Now, being aware that we possess an inherent, divine ability to implement self-control and overcome temptation, how do we achieve the necessary change in perspective to be able to focus on the bigger picture in all aspects of our lives?

“Who is the wise person? He who sees the future”[5]. This quote from the Talmud is not referring to a prophet; it is referring to a normal, simple person like you or me. ‘Seeing the future’ in this case is referring to a person’s ability to overcome his or her desire for instant gratification by recognizing that long-term happiness and many of life’s beautiful gifts take time and effort to obtain. This becomes possible when we embrace and tap into our inherent love and fear for Hashem that every single Jewish person possesses[6]. This love and fear becomes more accessible and revealed through meditation, known in Hebrew as hisbonenus, which is done for the purpose of attaining and internalizing new insights into G-d, the Torah, the world, and ourselves.

Chassidus explains that when engaging in hisbonenus, one must slow down and deeply contemplate and focus on the teachings of the Torah. The more a person knows about a particular aspect of the Torah that they are contemplating, the more connections they will have, making it more likely that a flash of insight will penetrate them and cause the concept that is already known to become one with them. This will transform the information we hold (knowing that we want the long-term result) and allow it to affect our decision making. The personal connection and inspiration the person gains in their mind will then make its way to their heart, exciting both a person’s intellect and emotion in the way of knowing G-d. The revelation that was born through the concentration, contemplation, and application of an intellectual concept will ultimately penetrate a person’s whole being, sparking an actual change in their attitudes and daily conduct[7].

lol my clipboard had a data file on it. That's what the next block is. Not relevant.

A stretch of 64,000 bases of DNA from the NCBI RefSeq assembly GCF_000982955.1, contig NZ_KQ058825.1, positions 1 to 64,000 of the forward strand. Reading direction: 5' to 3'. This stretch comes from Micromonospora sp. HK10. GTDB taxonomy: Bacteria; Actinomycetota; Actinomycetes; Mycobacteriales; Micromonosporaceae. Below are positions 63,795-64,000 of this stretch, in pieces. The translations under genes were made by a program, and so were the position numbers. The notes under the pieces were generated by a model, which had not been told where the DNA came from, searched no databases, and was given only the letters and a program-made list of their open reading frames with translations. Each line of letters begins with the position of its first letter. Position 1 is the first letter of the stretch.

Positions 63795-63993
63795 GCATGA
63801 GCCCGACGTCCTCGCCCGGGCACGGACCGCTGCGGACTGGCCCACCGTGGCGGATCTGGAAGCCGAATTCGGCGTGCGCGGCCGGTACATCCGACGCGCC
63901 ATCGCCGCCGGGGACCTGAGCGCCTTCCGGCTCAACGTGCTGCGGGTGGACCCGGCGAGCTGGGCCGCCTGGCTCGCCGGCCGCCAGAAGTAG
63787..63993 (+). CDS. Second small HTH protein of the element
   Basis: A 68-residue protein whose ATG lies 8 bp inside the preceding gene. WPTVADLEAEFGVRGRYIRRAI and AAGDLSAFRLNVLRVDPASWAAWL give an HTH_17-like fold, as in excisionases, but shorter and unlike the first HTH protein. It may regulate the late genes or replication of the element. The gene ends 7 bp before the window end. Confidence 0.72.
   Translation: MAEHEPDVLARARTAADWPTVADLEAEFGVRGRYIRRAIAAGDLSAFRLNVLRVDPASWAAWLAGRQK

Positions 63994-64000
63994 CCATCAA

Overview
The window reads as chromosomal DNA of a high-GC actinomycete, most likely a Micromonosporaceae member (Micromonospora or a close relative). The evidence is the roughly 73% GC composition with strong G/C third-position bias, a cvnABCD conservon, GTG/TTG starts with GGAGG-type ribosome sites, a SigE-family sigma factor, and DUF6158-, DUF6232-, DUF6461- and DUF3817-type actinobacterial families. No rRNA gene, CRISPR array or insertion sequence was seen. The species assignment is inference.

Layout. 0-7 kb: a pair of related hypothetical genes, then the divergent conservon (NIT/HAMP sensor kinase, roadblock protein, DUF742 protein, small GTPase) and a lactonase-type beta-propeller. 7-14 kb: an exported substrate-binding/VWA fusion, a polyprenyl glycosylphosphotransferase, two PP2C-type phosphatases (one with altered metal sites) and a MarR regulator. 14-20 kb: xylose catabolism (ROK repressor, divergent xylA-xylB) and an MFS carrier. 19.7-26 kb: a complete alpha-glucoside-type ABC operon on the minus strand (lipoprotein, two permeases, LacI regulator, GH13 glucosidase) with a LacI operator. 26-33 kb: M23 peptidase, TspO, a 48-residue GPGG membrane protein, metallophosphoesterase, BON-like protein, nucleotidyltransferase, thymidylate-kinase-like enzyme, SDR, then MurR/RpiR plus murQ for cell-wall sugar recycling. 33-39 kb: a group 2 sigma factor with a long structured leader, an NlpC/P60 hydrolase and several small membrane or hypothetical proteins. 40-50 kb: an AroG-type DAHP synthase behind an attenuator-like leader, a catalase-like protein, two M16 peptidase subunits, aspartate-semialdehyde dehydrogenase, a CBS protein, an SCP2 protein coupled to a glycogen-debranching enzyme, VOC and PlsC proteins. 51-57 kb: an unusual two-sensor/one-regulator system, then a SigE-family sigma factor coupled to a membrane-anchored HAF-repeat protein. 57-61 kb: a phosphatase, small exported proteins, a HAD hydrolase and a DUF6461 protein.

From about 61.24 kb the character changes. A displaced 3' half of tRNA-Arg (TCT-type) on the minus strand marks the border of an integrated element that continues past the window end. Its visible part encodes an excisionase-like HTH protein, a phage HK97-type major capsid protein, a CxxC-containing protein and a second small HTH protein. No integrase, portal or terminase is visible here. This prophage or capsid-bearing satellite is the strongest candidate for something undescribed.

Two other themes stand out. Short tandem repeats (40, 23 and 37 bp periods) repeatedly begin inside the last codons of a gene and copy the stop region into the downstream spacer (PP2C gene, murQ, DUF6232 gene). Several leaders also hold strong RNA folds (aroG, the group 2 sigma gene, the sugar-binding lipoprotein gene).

Now it is time to get practical; how does one engage in hisbonenus? Since the goal of Jewish meditation is to draw human beings closer to G-d, the good news is that this can be accomplished through various activities, allowing an individual to connect to Hashem in the ways most suitable for themself. Torah study, music, dance, art, or prayer can all be a means for meditation if done with complete focused concentration. This high level of focus is attained when a person is so engrossed in what they are doing that they barely realize what is going on around them. There are countless ways for a person to partake in meaningful hisbonenus, but we will now examine a few common ways in-depth.